Brain microstructure plays a key role in driving the transport of drug molecules directly administered to the brain tissue, as in Convection-Enhanced Delivery procedures. The proposed research analyzes the hydraulic permeability of two white matter (WM) areas (corpus callosum and fornix) whose three-dimensional microstructure was reconstructed starting from the acquisition of electron microscopy images. We cut the two volumes with 20 equally spaced planes distributed along two perpendicular directions, and, on each plane, we computed the corresponding permeability vector. Then, we considered that the WM structure is mainly composed of elongated and parallel axons, and, using a principal component analysis, we defined two principal directions, parallel and perpendicular, with respect to the axons’ main direction. The latter were used to define a reference frame onto which the permeability vectors were projected to finally obtain the permeability along the parallel and perpendicular directions. The results show a statistically significant difference between parallel and perpendicular permeability, with a ratio of about two in both the WM structures analyzed, thus demonstrating their anisotropic behavior. Moreover, we find a significant difference between permeability in corpus callosum and fornix, which suggests that the WM heterogeneity should also be considered when modeling drug transport in the brain. Our findings, which demonstrate and quantify the anisotropic and heterogeneous character of the WM, represent a fundamental contribution not only for drug-delivery modeling, but also for shedding light on the interstitial transport mechanisms in the extracellular space.

  • Journal article
    Bhamra J, Ewen J, Ayestaran Latorre C, Bomidi J, Bird M, Dasgupta N, van Duin A, Dini Det al., 2021,

    Interfacial bonding controls friction in diamond–rock contacts

    , The Journal of Physical Chemistry C: Energy Conversion and Storage, Optical and Electronic Devices, Interfaces, Nanomaterials, and Hard Matter, Vol: 125, Pages: 18395-18408, ISSN: 1932-7447

    Understanding friction at diamond–rock interfaces is crucial to increase the energy efficiencyof drilling operations. Harder rocks usually are usually more difficult to drill; however, poorperformance is often observed for polycrystalline diamond compact (PDC) bits on soft calcitecontaining rocks, such as limestone. Using macroscale tribometer experiments with adiamond tip, we show that soft limestone rock (mostly calcite) gives much higher frictioncoefficients compared to hard granite (mostly quartz) in both humid air and aqueousenvironments. To uncover the physicochemical mechanisms that lead to higher kinetic frictionat the diamond–calcite interface, we employ nonequilibrium molecular dynamics simulations(NEMD) with newly developed Reactive Force Field (ReaxFF) parameters. In the NEMDsimulations, higher friction coefficients are observed for calcite than quartz when watermolecules are included at the diamond–rock interface. We show that the higher friction inwater-lubricated diamond–calcite than diamond–quartz interfaces is due to increasedinterfacial bonding in the former. For diamond–calcite, the interfacial bonds mostly formthrough chemisorbed water molecules trapped between the tip and the substrate, while mainlydirect tip-surface bonds form inside diamond–quartz contacts. For both rock types, the rate ofinterfacial bond formation increases exponentially with pressure, which is indicative of astress-augmented thermally activated process. The mean friction force is shown to be linearlydependant on the mean number of interfacial bonds during steady-state sliding. Theagreement between the friction behaviour observed in the NEMD simulations and tribometerexperiments suggests that interfacial bonding also controls diamond–rock friction at themacroscale. We anticipate that the improved fundamental understanding provided by thisstudy will assist in the development of bit materials and coatings to minimise friction byre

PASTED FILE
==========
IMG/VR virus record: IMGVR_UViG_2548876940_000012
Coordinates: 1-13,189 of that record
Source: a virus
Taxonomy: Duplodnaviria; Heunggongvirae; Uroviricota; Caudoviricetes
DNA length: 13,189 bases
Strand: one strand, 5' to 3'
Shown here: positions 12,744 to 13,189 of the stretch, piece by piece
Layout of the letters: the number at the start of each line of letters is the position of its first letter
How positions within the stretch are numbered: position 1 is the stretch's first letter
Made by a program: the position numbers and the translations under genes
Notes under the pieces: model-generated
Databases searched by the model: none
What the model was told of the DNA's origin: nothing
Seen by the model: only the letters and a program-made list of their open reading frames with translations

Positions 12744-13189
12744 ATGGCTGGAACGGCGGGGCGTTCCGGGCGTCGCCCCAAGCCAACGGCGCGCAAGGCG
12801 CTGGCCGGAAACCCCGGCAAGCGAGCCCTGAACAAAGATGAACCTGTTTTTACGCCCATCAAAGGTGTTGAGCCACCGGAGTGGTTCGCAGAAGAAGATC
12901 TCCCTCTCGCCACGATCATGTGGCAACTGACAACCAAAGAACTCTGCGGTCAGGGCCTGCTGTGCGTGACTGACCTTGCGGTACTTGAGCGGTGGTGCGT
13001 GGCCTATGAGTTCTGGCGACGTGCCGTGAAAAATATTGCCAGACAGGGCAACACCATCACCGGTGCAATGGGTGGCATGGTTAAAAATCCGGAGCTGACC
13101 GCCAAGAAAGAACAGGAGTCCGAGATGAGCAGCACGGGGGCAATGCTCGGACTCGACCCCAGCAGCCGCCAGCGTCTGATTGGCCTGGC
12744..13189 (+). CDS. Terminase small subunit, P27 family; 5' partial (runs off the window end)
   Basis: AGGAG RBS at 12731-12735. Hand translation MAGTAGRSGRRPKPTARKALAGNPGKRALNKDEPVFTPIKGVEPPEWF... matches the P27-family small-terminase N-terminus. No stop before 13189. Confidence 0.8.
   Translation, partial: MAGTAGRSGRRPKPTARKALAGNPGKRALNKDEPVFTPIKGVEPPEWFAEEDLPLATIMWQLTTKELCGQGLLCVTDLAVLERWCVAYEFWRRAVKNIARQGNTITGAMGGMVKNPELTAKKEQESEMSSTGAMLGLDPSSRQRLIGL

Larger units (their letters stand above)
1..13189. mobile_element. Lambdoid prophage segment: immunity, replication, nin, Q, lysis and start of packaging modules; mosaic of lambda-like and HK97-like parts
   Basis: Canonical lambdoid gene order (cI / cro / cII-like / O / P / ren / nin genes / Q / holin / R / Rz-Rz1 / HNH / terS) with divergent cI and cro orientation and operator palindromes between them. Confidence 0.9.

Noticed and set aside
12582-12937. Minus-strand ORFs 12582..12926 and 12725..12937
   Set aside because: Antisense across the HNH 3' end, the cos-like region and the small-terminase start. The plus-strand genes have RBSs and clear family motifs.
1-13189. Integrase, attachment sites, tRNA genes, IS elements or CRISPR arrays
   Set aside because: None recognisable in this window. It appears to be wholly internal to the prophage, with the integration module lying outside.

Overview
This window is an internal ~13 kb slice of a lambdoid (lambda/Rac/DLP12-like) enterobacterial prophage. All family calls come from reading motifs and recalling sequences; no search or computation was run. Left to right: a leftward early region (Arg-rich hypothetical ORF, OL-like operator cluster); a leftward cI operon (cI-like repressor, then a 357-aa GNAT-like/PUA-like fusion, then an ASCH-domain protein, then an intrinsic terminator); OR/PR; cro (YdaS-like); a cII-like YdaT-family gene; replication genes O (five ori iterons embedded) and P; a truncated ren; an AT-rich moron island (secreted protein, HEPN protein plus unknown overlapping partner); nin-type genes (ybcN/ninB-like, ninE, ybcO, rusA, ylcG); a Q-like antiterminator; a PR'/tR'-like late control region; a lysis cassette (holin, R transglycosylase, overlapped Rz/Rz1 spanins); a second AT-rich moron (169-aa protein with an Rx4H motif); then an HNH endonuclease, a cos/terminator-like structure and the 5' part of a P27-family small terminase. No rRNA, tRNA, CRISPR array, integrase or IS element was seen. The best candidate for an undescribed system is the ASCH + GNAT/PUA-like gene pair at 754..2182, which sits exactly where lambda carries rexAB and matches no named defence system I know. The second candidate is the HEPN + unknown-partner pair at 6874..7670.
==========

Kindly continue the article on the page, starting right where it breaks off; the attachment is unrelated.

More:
• Journal article
    Gamaniel SS, Dini D, Biancofiore L, 2021,

    The effect of fluid viscoelasticity in lubricated contacts in the presence of cavitation

    , Tribology International, Vol: 160, ISSN: 0301-679X

    In this work we study the influence of fluid viscoelasticity on the performance of lubricated contacts in the presence of cavitation. Several studies of viscoelastic lubricants have been carried out, but none of them have considered the possibility of the presence of cavitation. To describe the effect of viscoelasticity, we use the Oldroyd-B model. By assuming that the product between ϵ, i.e. the ratio between vertical and horizontal length scales, and the Weissenberg number (Wi), i.e. the ratio between polymer relaxation time and flow time scale, is small, we can linearise the viscoelastic thin film equations, following the approach pioneered by "Tichy, J., 1996, Non-Newtonian lubrication with the convected Maxwell model." Consequently, the zeroth-order in ϵWi corresponds to a Reynolds equation modified to describe also the film cavitation through the mass-conserving Elrod-Adams model. We consider the flow of viscoelastic lubricants using: (i) a cosine profile representing a journal bearing unwrapped geometry, and (ii) a pocketed profile to model a textured surface in lubricated contacts. The introduction of viscoelasticity decreases the length of cavitated region in the cosine profile due to the increasing pressure distribution within the film. Consequently, the load carrying capacity increases with Wi by up to 50% in the most favorable condition, confirming the beneficial influence of the polymers in bearings. On the other hand for the pocketed profile, results show that the load can increase or decrease at higher Wi depending on the texture position in the contact. The squeeze flow problem between two plates is also modeled for viscoelastic lubricants considering an oscillating top surface. For this configuration a load reduction is observed with increasing Wi due to the additional time needed to reform the film at high Wi. Furthermore, if viscoelastic effects increase, the cavitation region widens until reaching a value of Wi for which a full-film ref